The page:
By Jon Reid
August 28, 2017 at 9:00 am ET
A majority of voters back the idea of tying Medicaid eligibility to employment status as the Trump administration weighs whether to give more states the power to impose work requirements on the government health program.
In an Aug. 10-14 Morning Consult/POLITICO poll, 1,997 registered voters were asked whether they generally support requiring individuals to have a job in order to be eligible for the program. Fifty-one percent of voters said they support that proposal, while 37 percent said they oppose it. The survey has a margin of error of plus or minus 2 percentage points.
Republicans in Congress have long sought to reform welfare programs with policies that encourage beneficiaries to be employed. Including welfare-to-work policies in other federal assistance programs, such as the Temporary Assistance for Needy Families program, has had bipartisan support — but many Democrats oppose adding a work requirement to Medicaid because it is a health care program.
No state Medicaid program currently has work requirements on the books, as the policy is illegal under federal law. But the Trump administration is reviewing applications from four states to waive federal law to adopt work requirement programs.
Drew Altman, who, as noted in a 1987 New York Times story, spearheaded groundbreaking work incentive reforms as commissioner of New Jersey’s Department of Human Services in the 1980s, said Americans generally back policies that encourage people to work. The split is over whether they should apply to Medicaid, said Altman, who is now the chief executive officer and president of the Kaiser Family Foundation.
“Liberals and Democrats tend to view Medicaid as a government insurance program and conservatives and Republicans view it as a welfare program, and as a welfare benefit for which there should be a reciprocal obligation,” he said in a Friday interview.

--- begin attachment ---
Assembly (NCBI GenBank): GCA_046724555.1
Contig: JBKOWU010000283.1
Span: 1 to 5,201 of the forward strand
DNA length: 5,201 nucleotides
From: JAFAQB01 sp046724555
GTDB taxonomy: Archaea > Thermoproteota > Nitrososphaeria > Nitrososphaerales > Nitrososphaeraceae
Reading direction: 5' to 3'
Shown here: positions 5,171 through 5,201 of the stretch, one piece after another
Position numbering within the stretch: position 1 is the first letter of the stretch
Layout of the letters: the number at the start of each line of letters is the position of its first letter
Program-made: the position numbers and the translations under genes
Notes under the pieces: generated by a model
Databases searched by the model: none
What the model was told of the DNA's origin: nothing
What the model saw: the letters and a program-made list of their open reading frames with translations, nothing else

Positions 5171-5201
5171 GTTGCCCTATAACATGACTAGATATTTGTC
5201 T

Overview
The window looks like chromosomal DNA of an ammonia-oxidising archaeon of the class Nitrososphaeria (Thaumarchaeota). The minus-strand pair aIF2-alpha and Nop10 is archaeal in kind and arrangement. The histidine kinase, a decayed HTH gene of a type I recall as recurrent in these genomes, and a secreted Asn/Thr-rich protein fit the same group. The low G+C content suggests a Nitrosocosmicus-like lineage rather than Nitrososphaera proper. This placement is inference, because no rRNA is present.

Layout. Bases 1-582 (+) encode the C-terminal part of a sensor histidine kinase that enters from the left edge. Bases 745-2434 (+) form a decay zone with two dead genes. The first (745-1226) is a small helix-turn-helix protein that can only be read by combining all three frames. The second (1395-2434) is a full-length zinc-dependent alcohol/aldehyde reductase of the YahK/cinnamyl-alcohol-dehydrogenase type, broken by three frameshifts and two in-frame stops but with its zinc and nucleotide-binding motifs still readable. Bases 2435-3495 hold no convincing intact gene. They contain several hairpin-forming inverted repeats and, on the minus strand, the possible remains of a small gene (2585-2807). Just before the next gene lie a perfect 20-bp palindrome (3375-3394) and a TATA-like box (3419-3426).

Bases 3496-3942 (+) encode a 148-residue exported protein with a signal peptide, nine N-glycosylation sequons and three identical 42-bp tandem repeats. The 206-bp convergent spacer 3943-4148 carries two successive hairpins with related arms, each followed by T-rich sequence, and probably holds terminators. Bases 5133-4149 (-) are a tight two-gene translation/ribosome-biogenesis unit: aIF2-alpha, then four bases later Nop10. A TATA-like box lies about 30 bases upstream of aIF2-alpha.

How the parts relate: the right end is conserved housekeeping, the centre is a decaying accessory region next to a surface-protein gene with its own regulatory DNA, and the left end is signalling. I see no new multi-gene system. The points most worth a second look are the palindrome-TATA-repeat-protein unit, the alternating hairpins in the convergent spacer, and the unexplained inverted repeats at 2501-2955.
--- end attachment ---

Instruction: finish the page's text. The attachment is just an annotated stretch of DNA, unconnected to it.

Voters’ views on Medicaid work requirements reflected the ideological divide among policymakers. Sixty-seven percent of Republicans surveyed said they support requiring Medicaid beneficiaries to have a job, while 52 percent of Democrats opposed the idea. A plurality of independents (46 percent) backed work requirements and 36 percent opposed them.
Altman was quick to note that the work requirement programs under consideration are much broader than simply requiring Medicaid enrollees to be employed. Programs requested in the four states — Arizona, Indiana, Kentucky and Pennsylvania — would require enrollees to work a certain number of hours per week, or be enrolled in other activities, such as an educational, job training or employment search program.
“It could be working, it could be looking for a job, it could be training for a job, it could be getting a GED, and there are also a long list of exemptions from those work requirements,” Altman said.
The actual impact of adding work requirements would be small, Altman suggests, because they would only apply to a small number of Medicaid enrollees. A Kaiser Family Foundation study published in February said 78 percent of beneficiaries belong to families with at least one worker, and 59 percent of enrollees are employed themselves. Most Medicaid enrollees who do not work would be exempt from the requirements because they have a disability or care for a family member.
“It’s actually a very small number of people who would be affected by work requirements, so this is more an ideological debate than it is something that will have a significant effect on the program,” Altman said.